Factors in Awards Programs

Coaching and mentoring both feature prominently in two of our awards programs focusing on excellence in employee training and development and leadership development.

Our Emerging Training Leaders Awards program recognizes training professionals in the industry for 2 to 10 years who have demonstrated exceptional leadership skills, including acting as a mentor/coach and providing regular feedback. Click here to nominate one of your colleagues, direct reports, managers, or clients (no self-nominations; each company can nominate up to two candidates; there is no fee to nominate someone).

Coaching and Mentoring are two scored categories on our Training APEX Awards application, with judges looking at specific programs offered and the impact they have on helping to achieve specific business unit goals and the organization’s overall success. Click here to learn more and apply for the 2025 Training APEX Awards (applications are due September 3, 2024).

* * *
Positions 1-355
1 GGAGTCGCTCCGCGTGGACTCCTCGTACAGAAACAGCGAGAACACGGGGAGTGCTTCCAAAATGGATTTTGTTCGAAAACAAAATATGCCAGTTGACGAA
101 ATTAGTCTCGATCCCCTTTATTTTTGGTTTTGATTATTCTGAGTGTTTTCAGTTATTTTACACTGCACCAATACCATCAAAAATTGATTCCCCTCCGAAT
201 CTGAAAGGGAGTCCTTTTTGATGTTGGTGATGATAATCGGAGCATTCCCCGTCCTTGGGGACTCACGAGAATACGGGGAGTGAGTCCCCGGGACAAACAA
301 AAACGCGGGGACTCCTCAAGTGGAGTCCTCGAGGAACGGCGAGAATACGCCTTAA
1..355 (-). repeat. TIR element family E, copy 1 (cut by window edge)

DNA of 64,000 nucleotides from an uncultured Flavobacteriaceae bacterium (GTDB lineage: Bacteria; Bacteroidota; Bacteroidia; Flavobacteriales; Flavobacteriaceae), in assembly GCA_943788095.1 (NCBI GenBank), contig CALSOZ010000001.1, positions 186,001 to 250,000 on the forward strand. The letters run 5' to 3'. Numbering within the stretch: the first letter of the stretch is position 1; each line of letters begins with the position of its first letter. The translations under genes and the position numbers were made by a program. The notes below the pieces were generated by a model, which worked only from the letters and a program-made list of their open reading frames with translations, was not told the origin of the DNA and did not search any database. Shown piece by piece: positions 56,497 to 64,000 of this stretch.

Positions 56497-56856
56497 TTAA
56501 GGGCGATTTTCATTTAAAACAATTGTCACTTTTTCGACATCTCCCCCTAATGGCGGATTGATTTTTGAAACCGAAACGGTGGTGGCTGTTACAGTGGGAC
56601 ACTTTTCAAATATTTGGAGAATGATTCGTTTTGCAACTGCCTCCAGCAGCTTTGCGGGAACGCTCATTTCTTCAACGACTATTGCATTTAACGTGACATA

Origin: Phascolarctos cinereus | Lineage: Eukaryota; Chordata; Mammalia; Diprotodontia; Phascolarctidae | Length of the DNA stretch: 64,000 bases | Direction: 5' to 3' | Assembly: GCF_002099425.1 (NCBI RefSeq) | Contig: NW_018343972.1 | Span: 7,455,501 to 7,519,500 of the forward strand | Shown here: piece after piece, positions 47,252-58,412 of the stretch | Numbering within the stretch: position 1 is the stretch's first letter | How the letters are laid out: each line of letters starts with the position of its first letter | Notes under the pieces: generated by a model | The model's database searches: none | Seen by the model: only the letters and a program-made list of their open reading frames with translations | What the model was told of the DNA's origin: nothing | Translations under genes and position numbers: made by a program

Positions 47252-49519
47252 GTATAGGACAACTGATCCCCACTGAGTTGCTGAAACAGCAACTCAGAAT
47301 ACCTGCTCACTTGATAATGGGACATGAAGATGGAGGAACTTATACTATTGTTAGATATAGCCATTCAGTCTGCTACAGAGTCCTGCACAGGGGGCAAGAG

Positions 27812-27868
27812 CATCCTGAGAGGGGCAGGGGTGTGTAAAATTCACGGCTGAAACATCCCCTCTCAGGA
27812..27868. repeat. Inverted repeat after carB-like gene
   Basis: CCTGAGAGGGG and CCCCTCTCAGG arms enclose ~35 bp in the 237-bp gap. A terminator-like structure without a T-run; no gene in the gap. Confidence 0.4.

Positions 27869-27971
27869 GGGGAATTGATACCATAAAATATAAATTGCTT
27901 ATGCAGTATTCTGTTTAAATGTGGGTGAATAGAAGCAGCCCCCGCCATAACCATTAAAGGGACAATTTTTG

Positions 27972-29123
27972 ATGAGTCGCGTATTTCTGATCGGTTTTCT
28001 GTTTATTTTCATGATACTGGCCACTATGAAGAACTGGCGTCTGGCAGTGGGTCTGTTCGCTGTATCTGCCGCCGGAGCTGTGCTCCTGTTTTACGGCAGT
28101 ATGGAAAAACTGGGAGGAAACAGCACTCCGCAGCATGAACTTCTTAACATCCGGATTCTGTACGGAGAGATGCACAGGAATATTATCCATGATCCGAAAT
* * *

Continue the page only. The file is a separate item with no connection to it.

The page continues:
I’m happy to answer any questions you have about either of these awards programs—and coach you through the application process. Just e-mail me at or call me at 516.524.3504. I look forward to learning about how you are maximizing coaching and mentoring in your organization!

Lorri Freifeld
Lorri Freifeld is the editor/publisher of Training magazine. She writes on a number of topics, including talent management, training technology, and leadership development. She spearheads two awards programs: the Training APEX Awards and Emerging Training Leaders. A writer/editor for the last 30 years, she has held editing positions at a variety of publications and holds a Master’s degree in journalism from New York University.